All the time at home may create some separation anxiety issues for pets in the future.
We’ve been spending a lot of time at home. And for pet owners that also means more time with our pets — a good thing. But this can also potentially lead to some distress down the line when we do start to head back to work and school.
“We are already seeing more symptoms of separation anxiety with our current clients as they begin to leave the home a little more,” said Orange County-area professional dog trainer Yo Armendariz, owner and founder of Canine Learning Academy (www.caninelearningacademy.com). “One of our clients went to the store for 15 minutes to find out her dog had jumped out of a second-story window and was found in her complex looking for her. Another went to get gas and has his dog in his truck with window open, he went inside to get a water and his dog had jumped out the window and was waiting for him when he came out of the store.”
But there are some things pet owners can do to help prevent potential anxiety once human family members start leaving the house again. She said puppyhood is a great time to start teaching alone time.
“When first bringing home your puppy you can begin with teaching your puppy to be alone,” she said. “It is not natural for a puppy to want to be alone, so with training you can help your puppy learn how to be alone.”
If your dog is past puppyhood, there are still things you can do.
• Mix things up in your routine. If you always grab your keys out of your purse and place your purse on your shoulder just as you’re about to walk out the door, stop doing this in exactly the same way.
• Randomly use all ‘departure cues’ with your dog so that he or she can’t associate them with your departure.
• Avoid giving attention to your dog when he follows you or your family around the house.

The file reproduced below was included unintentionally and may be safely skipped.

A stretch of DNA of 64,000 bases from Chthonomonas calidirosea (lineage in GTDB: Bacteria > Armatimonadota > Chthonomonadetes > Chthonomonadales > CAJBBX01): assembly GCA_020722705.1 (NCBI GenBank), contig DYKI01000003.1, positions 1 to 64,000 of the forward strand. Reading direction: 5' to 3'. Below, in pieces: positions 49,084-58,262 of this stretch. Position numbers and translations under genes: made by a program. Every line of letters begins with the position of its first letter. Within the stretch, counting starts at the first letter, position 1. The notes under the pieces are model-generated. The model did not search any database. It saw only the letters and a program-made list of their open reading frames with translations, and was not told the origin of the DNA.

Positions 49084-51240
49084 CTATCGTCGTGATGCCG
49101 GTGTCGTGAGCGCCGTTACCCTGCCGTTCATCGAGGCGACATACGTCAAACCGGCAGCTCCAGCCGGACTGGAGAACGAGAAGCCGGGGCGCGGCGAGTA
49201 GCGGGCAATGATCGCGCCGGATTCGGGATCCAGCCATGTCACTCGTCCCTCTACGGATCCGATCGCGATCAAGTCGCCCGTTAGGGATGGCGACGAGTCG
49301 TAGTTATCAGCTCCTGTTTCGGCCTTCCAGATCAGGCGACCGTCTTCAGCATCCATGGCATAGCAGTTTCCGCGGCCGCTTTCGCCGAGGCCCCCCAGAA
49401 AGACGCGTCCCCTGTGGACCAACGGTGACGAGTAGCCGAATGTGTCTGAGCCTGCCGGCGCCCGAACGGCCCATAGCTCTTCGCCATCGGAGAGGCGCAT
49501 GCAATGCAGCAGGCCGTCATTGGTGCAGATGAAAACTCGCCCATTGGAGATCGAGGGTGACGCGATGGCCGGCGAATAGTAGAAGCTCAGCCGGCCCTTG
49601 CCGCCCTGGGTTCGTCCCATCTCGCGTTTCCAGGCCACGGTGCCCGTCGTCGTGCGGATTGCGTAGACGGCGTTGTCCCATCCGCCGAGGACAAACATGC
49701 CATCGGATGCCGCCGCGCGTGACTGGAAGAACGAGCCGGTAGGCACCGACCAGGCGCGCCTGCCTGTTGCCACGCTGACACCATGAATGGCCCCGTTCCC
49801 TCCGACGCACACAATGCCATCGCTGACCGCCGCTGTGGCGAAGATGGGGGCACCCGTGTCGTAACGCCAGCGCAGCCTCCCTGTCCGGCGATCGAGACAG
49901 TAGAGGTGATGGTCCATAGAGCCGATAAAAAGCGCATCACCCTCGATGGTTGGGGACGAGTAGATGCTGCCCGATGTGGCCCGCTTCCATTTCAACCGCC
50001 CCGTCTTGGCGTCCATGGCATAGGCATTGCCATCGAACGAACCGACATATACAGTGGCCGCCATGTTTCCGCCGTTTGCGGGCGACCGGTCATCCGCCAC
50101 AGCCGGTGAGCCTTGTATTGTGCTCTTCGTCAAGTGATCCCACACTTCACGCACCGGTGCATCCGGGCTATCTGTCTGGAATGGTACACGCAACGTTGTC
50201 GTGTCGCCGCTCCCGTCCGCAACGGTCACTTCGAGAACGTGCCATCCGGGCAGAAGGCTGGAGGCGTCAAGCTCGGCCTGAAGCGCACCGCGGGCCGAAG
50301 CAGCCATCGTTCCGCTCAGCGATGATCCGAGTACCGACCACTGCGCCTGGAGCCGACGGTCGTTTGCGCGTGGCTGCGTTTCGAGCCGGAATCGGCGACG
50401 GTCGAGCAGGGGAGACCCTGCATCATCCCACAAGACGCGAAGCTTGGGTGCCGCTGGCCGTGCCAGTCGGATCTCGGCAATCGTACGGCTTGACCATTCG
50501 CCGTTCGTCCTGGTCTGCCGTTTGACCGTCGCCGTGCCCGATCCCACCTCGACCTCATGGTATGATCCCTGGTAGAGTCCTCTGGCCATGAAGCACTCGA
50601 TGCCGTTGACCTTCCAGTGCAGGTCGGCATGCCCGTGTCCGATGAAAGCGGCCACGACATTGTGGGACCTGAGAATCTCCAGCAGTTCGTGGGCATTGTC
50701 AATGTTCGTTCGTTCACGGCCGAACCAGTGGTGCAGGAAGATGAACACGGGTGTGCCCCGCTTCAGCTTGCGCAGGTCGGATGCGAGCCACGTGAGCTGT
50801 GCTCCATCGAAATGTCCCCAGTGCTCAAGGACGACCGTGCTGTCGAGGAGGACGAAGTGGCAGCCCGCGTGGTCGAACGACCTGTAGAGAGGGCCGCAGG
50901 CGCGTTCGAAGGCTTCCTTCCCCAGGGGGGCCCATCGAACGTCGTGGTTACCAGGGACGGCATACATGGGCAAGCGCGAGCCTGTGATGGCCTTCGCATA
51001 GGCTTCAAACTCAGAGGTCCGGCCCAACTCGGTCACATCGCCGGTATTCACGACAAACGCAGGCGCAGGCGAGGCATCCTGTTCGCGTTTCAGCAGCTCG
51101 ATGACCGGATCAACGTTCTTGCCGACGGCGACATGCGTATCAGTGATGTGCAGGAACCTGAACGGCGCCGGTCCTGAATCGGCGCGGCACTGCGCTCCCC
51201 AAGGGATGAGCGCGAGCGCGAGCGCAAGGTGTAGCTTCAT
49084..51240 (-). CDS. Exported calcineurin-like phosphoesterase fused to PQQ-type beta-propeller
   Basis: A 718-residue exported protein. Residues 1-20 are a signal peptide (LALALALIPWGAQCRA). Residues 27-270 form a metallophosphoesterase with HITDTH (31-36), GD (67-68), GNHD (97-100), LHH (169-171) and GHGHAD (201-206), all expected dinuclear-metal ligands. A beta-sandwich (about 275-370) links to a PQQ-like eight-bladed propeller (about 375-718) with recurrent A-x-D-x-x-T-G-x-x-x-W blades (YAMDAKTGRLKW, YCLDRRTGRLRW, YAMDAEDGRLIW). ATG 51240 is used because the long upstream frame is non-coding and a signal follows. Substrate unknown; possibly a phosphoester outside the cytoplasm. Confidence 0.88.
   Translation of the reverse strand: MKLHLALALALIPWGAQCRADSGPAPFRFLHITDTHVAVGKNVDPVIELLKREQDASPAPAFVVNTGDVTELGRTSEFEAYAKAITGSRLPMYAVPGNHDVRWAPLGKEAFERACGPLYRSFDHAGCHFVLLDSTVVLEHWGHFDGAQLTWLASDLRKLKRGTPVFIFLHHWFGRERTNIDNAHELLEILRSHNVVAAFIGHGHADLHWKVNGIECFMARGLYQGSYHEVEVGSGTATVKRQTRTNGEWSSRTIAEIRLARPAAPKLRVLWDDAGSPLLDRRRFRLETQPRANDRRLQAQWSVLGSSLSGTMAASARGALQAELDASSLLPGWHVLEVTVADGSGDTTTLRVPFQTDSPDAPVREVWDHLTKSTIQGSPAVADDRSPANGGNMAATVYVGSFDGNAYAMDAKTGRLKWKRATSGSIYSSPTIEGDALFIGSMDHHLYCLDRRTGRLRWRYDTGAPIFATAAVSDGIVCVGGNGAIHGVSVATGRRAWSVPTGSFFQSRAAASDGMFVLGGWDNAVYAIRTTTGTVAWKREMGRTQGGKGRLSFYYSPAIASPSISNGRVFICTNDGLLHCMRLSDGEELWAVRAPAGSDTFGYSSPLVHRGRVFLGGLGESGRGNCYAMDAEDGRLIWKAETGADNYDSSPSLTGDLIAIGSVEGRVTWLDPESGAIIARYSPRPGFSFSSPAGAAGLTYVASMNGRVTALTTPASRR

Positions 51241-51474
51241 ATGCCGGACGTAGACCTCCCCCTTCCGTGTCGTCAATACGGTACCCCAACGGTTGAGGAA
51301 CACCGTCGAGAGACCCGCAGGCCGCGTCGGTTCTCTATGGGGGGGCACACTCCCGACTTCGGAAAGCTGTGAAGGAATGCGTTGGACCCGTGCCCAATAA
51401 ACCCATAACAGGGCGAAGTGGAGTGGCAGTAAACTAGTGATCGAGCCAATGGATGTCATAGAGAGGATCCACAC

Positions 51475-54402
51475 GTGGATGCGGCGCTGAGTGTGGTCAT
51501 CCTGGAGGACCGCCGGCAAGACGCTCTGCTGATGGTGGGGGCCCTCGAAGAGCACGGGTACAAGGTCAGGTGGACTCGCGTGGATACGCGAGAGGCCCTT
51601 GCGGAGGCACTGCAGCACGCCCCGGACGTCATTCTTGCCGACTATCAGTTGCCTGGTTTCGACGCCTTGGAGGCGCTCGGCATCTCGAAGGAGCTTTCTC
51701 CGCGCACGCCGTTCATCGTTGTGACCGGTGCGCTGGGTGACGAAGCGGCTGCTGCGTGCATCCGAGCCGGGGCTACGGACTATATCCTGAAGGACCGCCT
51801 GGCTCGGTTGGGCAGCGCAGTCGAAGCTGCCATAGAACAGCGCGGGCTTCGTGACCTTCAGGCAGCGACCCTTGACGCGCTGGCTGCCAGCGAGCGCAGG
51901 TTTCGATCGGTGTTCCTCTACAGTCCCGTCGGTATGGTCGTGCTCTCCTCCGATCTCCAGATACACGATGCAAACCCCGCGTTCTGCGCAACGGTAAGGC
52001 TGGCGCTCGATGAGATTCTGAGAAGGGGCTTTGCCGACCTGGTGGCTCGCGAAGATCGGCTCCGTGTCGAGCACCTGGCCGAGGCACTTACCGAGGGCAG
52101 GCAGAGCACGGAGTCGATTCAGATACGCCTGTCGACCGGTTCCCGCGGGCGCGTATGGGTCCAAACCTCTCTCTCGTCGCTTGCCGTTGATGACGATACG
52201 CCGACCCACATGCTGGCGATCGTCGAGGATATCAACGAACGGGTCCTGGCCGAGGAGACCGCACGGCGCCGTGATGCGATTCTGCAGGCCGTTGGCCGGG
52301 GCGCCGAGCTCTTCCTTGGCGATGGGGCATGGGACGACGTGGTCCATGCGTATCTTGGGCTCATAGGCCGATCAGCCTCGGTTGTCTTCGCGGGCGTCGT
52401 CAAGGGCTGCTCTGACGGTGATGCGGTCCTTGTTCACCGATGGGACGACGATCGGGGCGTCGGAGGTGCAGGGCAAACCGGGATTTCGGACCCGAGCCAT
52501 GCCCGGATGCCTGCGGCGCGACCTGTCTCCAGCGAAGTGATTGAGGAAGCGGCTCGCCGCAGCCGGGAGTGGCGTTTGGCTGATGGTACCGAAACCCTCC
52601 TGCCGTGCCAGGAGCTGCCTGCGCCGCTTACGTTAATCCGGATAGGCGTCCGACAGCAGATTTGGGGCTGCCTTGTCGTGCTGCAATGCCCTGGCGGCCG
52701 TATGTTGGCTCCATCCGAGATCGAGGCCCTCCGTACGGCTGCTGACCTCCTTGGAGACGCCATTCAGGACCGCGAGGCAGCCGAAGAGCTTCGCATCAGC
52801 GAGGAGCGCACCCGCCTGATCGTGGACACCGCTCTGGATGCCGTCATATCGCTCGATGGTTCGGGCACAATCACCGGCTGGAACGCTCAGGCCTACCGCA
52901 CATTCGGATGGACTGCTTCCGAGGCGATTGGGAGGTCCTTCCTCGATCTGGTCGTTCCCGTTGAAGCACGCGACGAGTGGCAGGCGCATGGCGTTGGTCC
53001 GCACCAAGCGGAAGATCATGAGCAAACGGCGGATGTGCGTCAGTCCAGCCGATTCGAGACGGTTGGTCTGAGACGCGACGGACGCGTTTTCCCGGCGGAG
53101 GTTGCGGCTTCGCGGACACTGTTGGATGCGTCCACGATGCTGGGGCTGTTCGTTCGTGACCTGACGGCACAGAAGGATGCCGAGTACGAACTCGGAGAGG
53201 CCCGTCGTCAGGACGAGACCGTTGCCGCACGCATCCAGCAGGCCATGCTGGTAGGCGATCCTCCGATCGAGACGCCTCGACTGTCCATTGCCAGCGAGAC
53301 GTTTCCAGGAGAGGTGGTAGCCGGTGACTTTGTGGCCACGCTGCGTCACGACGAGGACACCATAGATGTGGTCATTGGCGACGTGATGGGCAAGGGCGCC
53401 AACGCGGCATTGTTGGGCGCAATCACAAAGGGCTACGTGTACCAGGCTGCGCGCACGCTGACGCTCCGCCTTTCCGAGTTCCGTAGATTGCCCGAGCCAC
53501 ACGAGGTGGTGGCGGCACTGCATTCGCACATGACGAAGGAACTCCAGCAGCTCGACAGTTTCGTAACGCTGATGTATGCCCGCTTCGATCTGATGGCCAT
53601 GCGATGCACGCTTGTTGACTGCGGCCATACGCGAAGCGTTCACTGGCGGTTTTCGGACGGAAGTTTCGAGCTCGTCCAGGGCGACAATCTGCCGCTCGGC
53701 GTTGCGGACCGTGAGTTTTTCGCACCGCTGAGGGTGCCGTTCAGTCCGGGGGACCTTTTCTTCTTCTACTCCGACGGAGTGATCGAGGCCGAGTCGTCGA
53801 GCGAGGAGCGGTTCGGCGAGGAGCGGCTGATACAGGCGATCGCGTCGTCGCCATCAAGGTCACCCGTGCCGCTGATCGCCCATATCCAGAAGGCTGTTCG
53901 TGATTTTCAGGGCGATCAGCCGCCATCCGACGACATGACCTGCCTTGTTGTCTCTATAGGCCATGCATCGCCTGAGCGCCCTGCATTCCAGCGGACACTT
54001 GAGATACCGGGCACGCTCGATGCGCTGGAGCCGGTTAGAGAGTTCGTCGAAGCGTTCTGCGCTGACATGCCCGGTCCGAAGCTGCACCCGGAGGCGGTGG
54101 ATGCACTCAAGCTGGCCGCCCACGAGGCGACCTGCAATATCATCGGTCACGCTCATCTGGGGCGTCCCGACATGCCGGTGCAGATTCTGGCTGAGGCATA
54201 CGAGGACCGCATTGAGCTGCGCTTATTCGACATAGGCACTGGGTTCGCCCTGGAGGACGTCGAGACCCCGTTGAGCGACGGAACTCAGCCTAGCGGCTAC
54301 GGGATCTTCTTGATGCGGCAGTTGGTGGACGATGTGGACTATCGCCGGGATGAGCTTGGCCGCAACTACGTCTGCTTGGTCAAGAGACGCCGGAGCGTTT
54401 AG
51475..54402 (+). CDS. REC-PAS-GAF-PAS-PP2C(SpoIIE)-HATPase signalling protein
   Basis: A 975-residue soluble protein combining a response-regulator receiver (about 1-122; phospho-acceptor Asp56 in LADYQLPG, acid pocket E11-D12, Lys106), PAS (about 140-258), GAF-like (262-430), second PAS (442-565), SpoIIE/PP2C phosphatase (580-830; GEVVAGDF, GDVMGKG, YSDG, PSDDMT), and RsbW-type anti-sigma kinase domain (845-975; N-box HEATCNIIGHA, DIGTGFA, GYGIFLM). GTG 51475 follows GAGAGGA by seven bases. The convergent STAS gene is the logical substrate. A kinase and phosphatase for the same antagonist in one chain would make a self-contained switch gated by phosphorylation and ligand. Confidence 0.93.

• Crate training is also useful. Confine your dog in his crate for 10 to 15 minutes once a day when your family is home. Crate time should be fun, not punishment, so it gives your dog something to look forward to when you leave.
• Associate your departure with something wonderful, like rare dog treats that he only gets at that time of day.
“Anxiety in pets may be mistaken for behavioral issues,” she said. “Telling signs of immediate distress among dogs include panting and drooling, which may increase as owners prepare to depart and be contrasted by great bursts of affection upon the owner’s return.”
She said a dog with separation anxiety typically has at least two of these behaviors:
- Panting when left alone
- Pacing when left alone
- Not eating when left alone
- Inability to rest
- Decreased activity
- Escape attempts
- Self-harming behavior like excessive chewing
- Excessive drooling
- Denning (withdrawing into a den-like space)
- Destructive behavior like chewing on furniture
- Excessive vocality like whining or barking
- Inappropriate elimination like urinating in the home
- Shadowing you when you’re home
- Distress at your departure rituals
- Excessively greeting when you arrive back home
Armendariz said if separation anxiety is diagnosed, options include not leaving pets alone at all, hiring a good dog walker or finding a daycare for your dog. Other options include managing the problem through crate time when you do leave, distracting your dog when you leave and training through the problem (the most challenging option).
“These are unprecedented times,” she said. “We need to work extra hard to manage our emotions well. Expect to have a lot of mixed feelings. There are so many things people can do to help reduce stress and anxiety for their dogs through all this. To start, stick to your dog’s routine. Most dogs are used to having the whole house to themselves so they can nap and rest all day until their owners get home from work. Many dogs require a regular feeding and exercise schedule. Having a consistent routine keeps an animal balanced and calm, and it can work for people, too.”
By Jessica Peralta
(Photo courtesy of Mia Anderson/Unsplash)